Fond memories of a childhood spent climbing in the trees? You can always relive it – ropes, carabiners and all….
For most of us, tree climbing conjures up memories of a long-lost childhood. Out in the back garden, challenging siblings to see who can climb the highest, with the winner claiming to be ‘The king of the castle’. One or two of us might have not-so-fond memories of falls, scrapes and nasty bumps.
But tree climbing has taken a whole new form over the past 30 years, from fun scrambling in the back garden to competitive climbing, complete with ropes, harnesses, helmets and a whole lot of nerve!
What is tree-climbing?
Simply put, it’s climbing and moving around a tree using ropes and harnesses. It all started back in the 19th Century when tree surgeons in the US started climbing trees as part of their day-to-day work.But it wasn’t until the 1980s that it stopped being just a practical necessity and became a recreational pleasure.
Peter Jenkins, a retired rock climber and tree surgeon, decided to open the first-ever tree climbing school in Georgia, USA. It uses modern climbing techniques, such as single rope and double rope techniques, rather than free-climbing without ropes or harnesses.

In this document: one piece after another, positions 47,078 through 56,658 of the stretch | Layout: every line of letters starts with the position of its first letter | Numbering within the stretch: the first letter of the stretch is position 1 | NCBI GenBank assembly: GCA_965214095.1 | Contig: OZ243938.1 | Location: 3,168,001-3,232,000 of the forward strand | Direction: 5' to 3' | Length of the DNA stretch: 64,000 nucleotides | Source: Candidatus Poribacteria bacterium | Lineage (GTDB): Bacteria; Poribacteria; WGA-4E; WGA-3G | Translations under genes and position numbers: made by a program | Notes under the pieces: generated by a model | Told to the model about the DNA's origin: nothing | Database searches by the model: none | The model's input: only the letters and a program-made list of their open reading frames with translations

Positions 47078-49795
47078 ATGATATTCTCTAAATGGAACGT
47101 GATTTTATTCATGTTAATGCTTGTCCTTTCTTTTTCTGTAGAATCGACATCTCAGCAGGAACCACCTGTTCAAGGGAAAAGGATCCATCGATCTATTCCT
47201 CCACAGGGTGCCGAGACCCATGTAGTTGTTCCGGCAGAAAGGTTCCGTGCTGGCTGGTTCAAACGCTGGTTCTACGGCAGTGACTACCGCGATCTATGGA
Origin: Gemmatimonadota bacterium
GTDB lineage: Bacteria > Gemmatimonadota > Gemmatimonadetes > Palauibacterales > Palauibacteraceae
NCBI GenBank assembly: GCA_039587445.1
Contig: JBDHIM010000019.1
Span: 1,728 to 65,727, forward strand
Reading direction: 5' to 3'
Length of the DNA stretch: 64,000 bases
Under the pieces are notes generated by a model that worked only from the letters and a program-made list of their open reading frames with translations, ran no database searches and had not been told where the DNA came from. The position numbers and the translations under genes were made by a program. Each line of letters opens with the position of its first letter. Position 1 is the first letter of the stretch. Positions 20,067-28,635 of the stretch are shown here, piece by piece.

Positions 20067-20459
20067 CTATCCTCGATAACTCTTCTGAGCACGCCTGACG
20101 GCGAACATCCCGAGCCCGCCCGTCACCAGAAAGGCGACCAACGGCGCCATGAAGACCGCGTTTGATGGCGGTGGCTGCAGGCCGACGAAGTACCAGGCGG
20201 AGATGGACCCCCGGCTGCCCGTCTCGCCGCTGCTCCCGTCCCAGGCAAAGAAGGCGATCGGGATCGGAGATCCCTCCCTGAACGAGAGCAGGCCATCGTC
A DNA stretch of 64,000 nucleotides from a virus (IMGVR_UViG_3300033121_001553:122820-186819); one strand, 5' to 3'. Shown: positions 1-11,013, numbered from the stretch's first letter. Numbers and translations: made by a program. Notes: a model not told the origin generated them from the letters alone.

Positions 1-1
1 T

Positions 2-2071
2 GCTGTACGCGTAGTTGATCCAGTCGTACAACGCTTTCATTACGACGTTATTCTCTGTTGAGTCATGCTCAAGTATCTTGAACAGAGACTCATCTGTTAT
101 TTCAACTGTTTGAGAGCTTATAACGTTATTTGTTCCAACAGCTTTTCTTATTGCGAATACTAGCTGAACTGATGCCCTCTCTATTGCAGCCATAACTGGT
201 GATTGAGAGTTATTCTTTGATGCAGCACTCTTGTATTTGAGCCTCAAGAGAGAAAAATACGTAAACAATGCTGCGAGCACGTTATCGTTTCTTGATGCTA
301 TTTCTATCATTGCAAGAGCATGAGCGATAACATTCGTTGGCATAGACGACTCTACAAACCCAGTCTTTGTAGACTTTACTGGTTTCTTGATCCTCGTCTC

Now there are even competitive tree climbing events, where tree surgeons battle it out amongst the foliage.
Why do tree climbing?
Other than being an amazing work out – it’s good for the spine and strengthens arms and legs no-end – it’s as fun and invigorating as you want it to be (you can even string up a hammock somewhere in the crown).
It’s also a lot safer than ‘free’ tree climbing (the type without ropes/the type practised by fearless children), so long as you know some basic rope skills and are aware of which branches are safe to climb.
On top of all this, it has to be one of the most accessible outdoor sports of all time and is suitable for all ages. You just need some gear, a little bit of know-how and, well, a tree. Surely nothing can bring you closer to nature?
How to climb trees
Unless you already know your carabiner from the Caribbean, it’s best to start off with a beginner’s course to ‘learn the ropes’ (quite literally).
For the rope-savvy among you, here are a few guidelines:
- First up, select your tree – make sure it’s healthy, sturdy and within your ability. The branches you’re planning to loop your rope over need to be able to take your weight – so they should be at least 6 inches in diameter. You should also check there’s no potential hazards nearby, such as power cables.
- The double rope technique is the simplest and best way to climb trees.Loop the rope over a branch using a throw line and bag, and then set up a double rope system with a friction hitch, and attach a harness to it.
- Then use your arms to self-belay up to the branch.From there you can try branch walking, descents, more climbs or just take in the views.
Where to go
If your rope knowledge leaves a lot to be desired, best get yourself on one of these tree climbing courses first. They make for a great day out with the kids or mates:
Tree Climbing Gear
Photos courtesy of Goodleaf climbing school in the Isle of Wight